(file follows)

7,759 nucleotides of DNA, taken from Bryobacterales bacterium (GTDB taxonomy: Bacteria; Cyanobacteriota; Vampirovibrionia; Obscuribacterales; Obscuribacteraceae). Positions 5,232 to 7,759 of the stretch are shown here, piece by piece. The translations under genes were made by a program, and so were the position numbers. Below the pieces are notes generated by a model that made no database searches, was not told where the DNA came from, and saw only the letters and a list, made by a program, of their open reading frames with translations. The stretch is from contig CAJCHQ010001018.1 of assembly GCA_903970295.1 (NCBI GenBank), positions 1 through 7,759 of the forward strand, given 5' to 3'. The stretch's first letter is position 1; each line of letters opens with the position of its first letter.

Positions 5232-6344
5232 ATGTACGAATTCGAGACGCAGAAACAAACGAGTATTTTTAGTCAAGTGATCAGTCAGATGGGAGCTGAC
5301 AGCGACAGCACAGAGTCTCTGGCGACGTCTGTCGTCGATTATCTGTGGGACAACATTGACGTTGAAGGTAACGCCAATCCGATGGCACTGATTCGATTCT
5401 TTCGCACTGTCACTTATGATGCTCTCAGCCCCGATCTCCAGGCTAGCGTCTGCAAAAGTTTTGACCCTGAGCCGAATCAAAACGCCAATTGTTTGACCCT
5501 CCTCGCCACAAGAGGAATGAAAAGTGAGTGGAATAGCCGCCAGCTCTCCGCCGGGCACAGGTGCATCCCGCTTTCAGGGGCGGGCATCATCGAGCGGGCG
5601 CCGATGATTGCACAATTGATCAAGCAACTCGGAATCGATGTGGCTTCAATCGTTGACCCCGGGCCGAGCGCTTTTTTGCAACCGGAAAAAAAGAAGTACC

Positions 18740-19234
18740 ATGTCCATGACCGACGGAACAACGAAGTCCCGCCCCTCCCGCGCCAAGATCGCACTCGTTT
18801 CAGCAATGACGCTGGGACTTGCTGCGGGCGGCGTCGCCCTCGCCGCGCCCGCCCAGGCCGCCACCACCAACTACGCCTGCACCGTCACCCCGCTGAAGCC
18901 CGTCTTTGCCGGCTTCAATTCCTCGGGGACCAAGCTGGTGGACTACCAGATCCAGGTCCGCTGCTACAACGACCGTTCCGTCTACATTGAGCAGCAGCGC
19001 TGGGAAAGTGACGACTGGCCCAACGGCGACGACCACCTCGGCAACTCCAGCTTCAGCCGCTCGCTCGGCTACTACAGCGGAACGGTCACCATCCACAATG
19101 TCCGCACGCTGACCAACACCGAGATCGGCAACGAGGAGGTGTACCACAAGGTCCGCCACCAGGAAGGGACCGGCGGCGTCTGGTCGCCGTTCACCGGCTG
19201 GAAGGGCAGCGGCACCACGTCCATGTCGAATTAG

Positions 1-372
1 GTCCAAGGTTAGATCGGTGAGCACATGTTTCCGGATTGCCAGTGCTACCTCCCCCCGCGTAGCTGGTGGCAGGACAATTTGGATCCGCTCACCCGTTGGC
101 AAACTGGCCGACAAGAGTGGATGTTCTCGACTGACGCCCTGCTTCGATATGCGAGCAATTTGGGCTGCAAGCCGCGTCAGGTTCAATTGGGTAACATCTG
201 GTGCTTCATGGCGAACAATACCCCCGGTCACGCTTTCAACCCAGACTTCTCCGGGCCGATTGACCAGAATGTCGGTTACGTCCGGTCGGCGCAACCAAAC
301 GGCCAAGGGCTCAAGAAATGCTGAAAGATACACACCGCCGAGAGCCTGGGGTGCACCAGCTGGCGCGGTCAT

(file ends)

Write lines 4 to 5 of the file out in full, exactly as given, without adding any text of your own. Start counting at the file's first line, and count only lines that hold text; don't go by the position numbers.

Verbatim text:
5301 AGCGACAGCACAGAGTCTCTGGCGACGTCTGTCGTCGATTATCTGTGGGACAACATTGACGTTGAAGGTAACGCCAATCCGATGGCACTGATTCGATTCT
5401 TTCGCACTGTCACTTATGATGCTCTCAGCCCCGATCTCCAGGCTAGCGTCTGCAAAAGTTTTGACCCTGAGCCGAATCAAAACGCCAATTGTTTGACCCT